Her Good Name

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Her Good Name by Ruth Axtell is a great historical fiction novel, dealing with issues including class, gender, and victim blaming. It is the story of Espy Estrada, a fisherman’s daughter who is in love with the wealthy Warren Brentwood. After a bad rumor is spread about Espy, readers watch how this affects Espy’s life and her relationships with others. The book takes a relevant issue of today – the shaming of victims – and puts it in the interesting historical setting of 1892 Maine.

I liked Espy’s character; she showed a lot of strength and perseverance. The writing was really good, and as the story progressed, I found myself excitingly waiting to hear what happened next. I liked reading about Espy’s family and her relationship with her sister Angela. It was educational to observe the class and social structures presented in the book. This book was an excellent read, and I’d love to read more works by Ruth Axtell.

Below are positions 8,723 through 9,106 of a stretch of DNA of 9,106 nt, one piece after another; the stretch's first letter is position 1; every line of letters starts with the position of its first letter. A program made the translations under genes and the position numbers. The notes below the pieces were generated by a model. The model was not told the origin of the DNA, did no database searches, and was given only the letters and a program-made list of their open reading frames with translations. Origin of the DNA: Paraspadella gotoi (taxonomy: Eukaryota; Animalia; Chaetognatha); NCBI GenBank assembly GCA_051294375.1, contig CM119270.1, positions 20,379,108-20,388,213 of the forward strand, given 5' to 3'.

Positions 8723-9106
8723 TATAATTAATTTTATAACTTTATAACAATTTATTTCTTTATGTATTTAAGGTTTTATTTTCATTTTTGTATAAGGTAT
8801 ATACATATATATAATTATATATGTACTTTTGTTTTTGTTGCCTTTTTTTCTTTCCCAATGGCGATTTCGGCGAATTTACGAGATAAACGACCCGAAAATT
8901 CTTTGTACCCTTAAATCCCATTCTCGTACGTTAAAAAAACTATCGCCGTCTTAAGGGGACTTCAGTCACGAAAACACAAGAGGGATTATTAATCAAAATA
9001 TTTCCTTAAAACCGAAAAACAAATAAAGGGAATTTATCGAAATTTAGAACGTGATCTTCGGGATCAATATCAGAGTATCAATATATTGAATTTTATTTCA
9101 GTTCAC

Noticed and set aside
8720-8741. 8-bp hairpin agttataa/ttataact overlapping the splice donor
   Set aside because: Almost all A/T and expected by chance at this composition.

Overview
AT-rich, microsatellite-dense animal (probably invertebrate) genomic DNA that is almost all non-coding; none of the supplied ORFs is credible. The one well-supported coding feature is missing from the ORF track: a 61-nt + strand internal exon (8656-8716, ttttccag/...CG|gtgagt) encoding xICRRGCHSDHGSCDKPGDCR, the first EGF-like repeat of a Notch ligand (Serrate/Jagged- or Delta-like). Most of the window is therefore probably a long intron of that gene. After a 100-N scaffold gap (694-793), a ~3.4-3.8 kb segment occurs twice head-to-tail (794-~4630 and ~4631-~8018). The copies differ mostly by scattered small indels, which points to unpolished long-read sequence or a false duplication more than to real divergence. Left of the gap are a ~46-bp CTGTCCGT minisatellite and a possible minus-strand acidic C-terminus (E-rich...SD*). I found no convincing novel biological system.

I found it interesting to evaluate the different ways of victim blaming in the book. Some characters didn’t necessarily blame Espy, but they jumped to conclusions. I think this book would be intriguing to discuss in a book club. It was also interesting that [spoiler alert!] the incident with Mr. Stockton wasn’t addressed until after 200 pages in the book; I felt like we were able to adequately get a good background on Espy and the other characters before that. I thought Mr. Stockton was a well-crafted character, making him a multi-faceted villain to analyze.

I received a review copy from Moody Publishers. You can buy the book here on Amazon. 

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